13. Leslie
    03.10.2010

    These beans are absolutely beautiful. Saw them for the first time at the market in Pieve Fosciana di Garfagnana last summer. Wanted to buy some but wasn’t sure what to do with them. Now I have recipes! Thanks!! Have never seen them in the states but will look for them this summer when I’m back and cook ’em up. YUM
    Tried to attach my photo of them but it wouldn’t work?????
    Anyway, Thanks!

    Hmmm I don’t suppose I have this set up to accept photos? Anyway, thank you for sharing your story, and I do hope you’ll try some of the recipes πŸ™‚

  14. 03.10.2010

    Thanks for the reminder…I’ve not made them in a long time. As for pancetta…I walked up to the nearby Italian market yesterday only to find that they’re struggling more than I realized. There was a sign that said they’ll be open only between 11:30-2pm for purchases other than meals. Wah. This will teach me to forget about making the very slight detour for my “Italian needs.” I so want them to be able to stay in our too-gentrifying neighborhood. Anyone who reads this (in the States anyway) & thinks, “Well I can get that at the regular supermarket…” I urge you to reconsider. Some things one cannot really get at the “regular” market…& these folks need to make it through the bad times, too.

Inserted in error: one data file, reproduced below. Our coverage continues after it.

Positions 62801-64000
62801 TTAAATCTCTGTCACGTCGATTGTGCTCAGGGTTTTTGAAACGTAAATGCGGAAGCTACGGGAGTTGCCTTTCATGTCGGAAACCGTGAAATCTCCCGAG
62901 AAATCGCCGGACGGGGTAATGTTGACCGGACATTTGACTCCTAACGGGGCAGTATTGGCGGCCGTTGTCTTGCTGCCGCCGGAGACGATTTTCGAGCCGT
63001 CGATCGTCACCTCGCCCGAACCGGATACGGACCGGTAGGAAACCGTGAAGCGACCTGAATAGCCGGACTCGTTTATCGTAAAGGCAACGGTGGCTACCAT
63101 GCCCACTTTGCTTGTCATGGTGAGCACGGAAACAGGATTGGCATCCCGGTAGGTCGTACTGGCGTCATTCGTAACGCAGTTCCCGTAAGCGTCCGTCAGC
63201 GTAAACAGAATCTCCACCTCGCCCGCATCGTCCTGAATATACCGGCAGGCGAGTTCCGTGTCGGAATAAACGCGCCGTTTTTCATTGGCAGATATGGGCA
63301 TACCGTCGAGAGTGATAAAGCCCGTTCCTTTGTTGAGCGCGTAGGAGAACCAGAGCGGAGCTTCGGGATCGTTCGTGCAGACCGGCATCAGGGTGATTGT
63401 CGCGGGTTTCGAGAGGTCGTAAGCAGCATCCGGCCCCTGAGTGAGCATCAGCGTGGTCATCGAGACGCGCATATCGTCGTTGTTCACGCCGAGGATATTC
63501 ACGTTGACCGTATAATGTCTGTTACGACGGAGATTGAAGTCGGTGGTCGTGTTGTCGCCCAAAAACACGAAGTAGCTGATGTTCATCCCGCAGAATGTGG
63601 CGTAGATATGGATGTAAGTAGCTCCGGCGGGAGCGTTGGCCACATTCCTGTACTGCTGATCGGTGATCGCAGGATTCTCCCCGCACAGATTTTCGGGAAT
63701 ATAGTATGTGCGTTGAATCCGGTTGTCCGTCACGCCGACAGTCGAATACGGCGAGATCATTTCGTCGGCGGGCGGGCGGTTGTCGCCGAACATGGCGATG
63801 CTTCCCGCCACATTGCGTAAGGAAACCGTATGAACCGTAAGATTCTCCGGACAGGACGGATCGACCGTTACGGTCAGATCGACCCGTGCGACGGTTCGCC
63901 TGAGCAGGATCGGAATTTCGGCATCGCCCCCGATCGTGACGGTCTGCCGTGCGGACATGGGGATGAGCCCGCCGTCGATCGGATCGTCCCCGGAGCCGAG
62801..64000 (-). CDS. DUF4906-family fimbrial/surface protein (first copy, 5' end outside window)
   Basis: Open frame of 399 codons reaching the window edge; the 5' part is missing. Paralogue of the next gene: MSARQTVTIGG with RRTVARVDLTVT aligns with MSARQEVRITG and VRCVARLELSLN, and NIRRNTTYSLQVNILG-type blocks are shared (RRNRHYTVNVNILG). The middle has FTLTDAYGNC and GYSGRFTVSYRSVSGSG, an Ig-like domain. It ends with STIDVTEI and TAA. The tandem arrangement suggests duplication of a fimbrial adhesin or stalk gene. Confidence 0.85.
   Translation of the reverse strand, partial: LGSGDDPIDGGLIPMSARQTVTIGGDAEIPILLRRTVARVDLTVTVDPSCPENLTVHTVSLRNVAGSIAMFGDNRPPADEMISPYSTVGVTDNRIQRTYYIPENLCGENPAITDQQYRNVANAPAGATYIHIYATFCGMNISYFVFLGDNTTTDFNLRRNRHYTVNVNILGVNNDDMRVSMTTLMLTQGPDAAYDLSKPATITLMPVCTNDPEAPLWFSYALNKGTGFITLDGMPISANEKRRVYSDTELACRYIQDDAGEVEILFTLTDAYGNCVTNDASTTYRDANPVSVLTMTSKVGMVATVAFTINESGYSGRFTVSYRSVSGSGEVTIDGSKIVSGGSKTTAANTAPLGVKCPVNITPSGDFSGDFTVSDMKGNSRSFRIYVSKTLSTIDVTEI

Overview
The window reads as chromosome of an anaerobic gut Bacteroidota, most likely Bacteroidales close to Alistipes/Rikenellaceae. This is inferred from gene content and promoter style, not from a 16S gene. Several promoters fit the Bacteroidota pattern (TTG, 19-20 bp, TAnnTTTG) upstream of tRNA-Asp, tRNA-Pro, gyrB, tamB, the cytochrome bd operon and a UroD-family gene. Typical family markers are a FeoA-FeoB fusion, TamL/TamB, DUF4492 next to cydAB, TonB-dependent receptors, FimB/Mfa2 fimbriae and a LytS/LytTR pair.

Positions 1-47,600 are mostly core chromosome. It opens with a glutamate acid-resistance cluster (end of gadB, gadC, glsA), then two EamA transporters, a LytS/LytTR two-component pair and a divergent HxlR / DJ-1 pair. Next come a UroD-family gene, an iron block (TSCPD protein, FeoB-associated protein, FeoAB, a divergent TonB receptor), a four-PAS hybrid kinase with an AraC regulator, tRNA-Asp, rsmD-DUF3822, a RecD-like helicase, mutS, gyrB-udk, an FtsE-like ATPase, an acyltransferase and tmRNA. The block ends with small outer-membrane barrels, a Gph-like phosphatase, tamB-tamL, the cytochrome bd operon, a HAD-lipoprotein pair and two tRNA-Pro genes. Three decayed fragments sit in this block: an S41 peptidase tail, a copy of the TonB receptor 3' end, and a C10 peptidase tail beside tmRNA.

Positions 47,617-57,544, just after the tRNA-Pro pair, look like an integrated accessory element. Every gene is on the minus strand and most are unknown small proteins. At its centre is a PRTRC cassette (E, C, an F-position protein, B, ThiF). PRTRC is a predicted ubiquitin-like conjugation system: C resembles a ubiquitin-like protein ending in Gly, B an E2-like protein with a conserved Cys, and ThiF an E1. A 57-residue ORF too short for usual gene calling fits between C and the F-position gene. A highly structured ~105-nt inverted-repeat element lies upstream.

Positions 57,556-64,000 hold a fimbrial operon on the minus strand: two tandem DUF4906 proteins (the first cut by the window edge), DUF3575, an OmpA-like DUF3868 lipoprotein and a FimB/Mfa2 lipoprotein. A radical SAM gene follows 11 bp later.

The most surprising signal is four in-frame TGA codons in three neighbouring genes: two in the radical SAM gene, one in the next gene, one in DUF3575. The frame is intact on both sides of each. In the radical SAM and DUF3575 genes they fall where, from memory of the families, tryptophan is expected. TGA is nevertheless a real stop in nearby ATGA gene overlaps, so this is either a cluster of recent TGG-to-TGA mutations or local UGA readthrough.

ciao!

    Great reminder, Susan; it’s so easy to forget those Mom and Pops πŸ™
    .-= Susan´s last blog ..The Plum Plum =-.

  15. 03.10.2010

    Hi Michelle,
    These beans look so pretty! That’s too bad they turn a blah-ish brown when cooked! Thanks for sharing the recipe links above. Will definitely check them out. I’m always looking for new stuff to feed my family. As my husband is an Italo-phile (is there such a word? LOL!), I’m sure he won’t have complains eating these beans!